Meditating Four Quartets: The Dry Salvages (I/2)

Lowcountry proverb: The Ashley and Cooper Rivers meet at the city of Charleston to form the Atlantic Ocean.

Edisto Beach

The river is within us, the sea is all about us; / The sea is the land’s edge also, the granite, / Into which it reaches, the beaches where it tosses / Its hints of earlier and other creation: / The starfish, the horseshoe crab, the whale’s backbone; / The pools where it offers to our curiosity / The more delicate algae and the sea anemone. / It tosses up our losses, the torn seine, / The shattered lobsterpot, the broken oar / And the gear of foreign dead men. The sea has many voices, / Many gods and many voices.

The river may be a brown god, but it’s a god whose existence we can forget, as we create technologies to manage its power and overcome its challenges. The river is within us, the poet tells us. Its natural rhythms are part of who we are. In “Burnt Norton” the poet spoke of “the trilling wire in the blood”; in “East Coker,” of the primordial dance: “The time of the coupling of man and woman / And that of beasts. Feet rising and falling. / Eating and drinking. Dung and death.” The river belongs to this world. It is within us.

The river does not contain its own telos: it flows into the sea.

The ocean, the sea … that is a power of an infinitely greater magnitude. It is all about us—the transcendent edge of our existence, yet but also penetrating into the granite-hardness of our givens. I stand on the beach and watch the waves roll in and out—each time leaving something behind; each time taking something away. The ocean fills me with awe, mystery, delight, fear. I have only been on one ocean cruise, from Baltimore to Bermuda. I was twelve years old. I remember the rough seas as we rounded Cape Hatteras. I remember the dolphins chasing the ship. I remember being surrounded by ocean, only ocean. I remember getting my sea-legs. I remember exploring the ship with my friend Jerry Starbuck. We ignored a “no access” sign and eventually found ourselves at the bridge. The officer invited us in, showed us around, and gave us each an opportunity to steer the M. S. Riviera. Hollywood does not often make movies about river boats, but it still makes movies about sailing ships. Master and Commander remains one of my all-time favorites.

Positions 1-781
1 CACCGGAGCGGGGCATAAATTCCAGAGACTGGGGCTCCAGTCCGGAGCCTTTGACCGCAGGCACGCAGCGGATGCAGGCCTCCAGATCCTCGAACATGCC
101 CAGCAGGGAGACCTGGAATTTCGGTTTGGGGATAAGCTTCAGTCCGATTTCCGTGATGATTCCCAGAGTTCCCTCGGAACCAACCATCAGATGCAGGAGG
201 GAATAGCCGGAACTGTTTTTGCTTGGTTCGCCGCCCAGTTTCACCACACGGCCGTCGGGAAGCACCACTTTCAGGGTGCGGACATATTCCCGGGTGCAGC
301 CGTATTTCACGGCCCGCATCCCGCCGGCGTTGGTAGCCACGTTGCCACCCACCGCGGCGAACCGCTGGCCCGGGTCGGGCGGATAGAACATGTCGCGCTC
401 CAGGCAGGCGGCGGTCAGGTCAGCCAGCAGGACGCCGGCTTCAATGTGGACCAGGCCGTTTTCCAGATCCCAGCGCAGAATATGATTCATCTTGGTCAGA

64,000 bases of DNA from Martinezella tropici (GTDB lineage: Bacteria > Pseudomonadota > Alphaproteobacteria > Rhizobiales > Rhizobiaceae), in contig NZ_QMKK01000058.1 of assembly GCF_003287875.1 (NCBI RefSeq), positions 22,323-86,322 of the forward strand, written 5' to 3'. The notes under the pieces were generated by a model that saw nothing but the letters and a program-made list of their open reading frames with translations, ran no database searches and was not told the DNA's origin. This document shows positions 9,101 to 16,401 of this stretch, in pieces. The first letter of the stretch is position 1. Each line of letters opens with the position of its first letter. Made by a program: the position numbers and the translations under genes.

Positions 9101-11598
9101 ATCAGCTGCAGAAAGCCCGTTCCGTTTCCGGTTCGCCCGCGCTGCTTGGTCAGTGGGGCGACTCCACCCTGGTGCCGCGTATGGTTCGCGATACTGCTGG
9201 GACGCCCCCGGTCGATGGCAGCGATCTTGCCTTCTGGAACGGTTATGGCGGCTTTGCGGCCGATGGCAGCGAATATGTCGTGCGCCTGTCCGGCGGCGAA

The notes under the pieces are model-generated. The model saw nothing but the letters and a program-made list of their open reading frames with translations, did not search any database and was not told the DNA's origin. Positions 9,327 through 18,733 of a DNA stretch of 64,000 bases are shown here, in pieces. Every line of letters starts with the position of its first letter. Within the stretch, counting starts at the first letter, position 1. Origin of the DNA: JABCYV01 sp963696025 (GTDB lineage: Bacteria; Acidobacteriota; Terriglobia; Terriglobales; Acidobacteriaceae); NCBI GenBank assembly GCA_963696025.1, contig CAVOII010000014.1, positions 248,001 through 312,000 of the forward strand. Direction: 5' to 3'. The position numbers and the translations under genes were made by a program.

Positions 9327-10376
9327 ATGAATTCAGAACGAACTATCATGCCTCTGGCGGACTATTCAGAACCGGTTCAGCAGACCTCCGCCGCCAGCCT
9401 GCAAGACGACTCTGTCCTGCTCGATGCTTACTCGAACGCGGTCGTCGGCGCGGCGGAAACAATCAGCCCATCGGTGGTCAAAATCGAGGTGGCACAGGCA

“A contrapuntal balance exists between sea and river,” explains Kenneth Kramer, “which suggests the intersection between the life blood of nature’s cycles bound up in time, and the boundless expanse of the sea’s timelessness” (Redeeming Time, p. 108).

The sea encircles the land, as eternity encircles temporality. In “Burnt Norton” we were given a static picture of eternity—a Chinese jar, moving perpetually in its stillness. But here is a different vision of eternity. The sea takes us back to the tohu wa bohu of Genesis 1, when the Spirit of God swept over the waters. Here is boundless power, fecundity, chaos, life, death.

The poet stands on the shore and surveys the debris from earlier creations, reaching back through the eons to the beginning of time. Living beings die. Human projects fail. But the sea remains in its ceaseless flux and primal tides. It has many voices and many gods.

(Go to next meditation)

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4 Responses to Meditating Four Quartets: The Dry Salvages (I/2)

  1. David Llewellyn Dodds says:

    Your referring to more movies about sailing ships than river boats, coming after Jonathan’s fine comments on the previous installment, urges me to mention another Kipling work that come to mind for juxtaposition: Captains Courageous. The Wikipedia article on it has some vivid quotations from Kipling’s autobiography, Something of Myself (which, like the still enjoyable film of Captains Courageous, came out in 1937, some three years before Eliot wrote and published The Dry Salvages). One includes, “I wanted to see if I could catch and hold something of a rather beautiful localised American atmosphere that was already beginning to fade.”

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    • David Llewellyn Dodds says:

      Eliot’s Choice of Kipling’s Verse, with introductory essay, came out at the end of the same year as The Dry Salvages (1941).

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    • Fr Aidan Kimel says:

      I remember watching the movie Captains Courageous several times as a kid. I loved it. I cried when Spencer Tracy died.

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  2. David Llewellyn Dodds says:

    A vivid stroll through the vegetable and animal “earlier and other creation”: the varied, but largely aquatic, largely salt-water algae, the coelenterate sea anemones, the echinoderm starfish, to at last the bilaterally-symmetrical, ancient horseshoe crab, the younger lobster (and implicit fish), to the marine mammal whale. (Would he have known the account of whales as descended from land-dwelling mammals which became fully aquatic, with, as closest living relative, the hippopotamus, about which he wrote such a lively poem decades earlier – which, I think, plays with one exegesis of ‘Behemoth’?)

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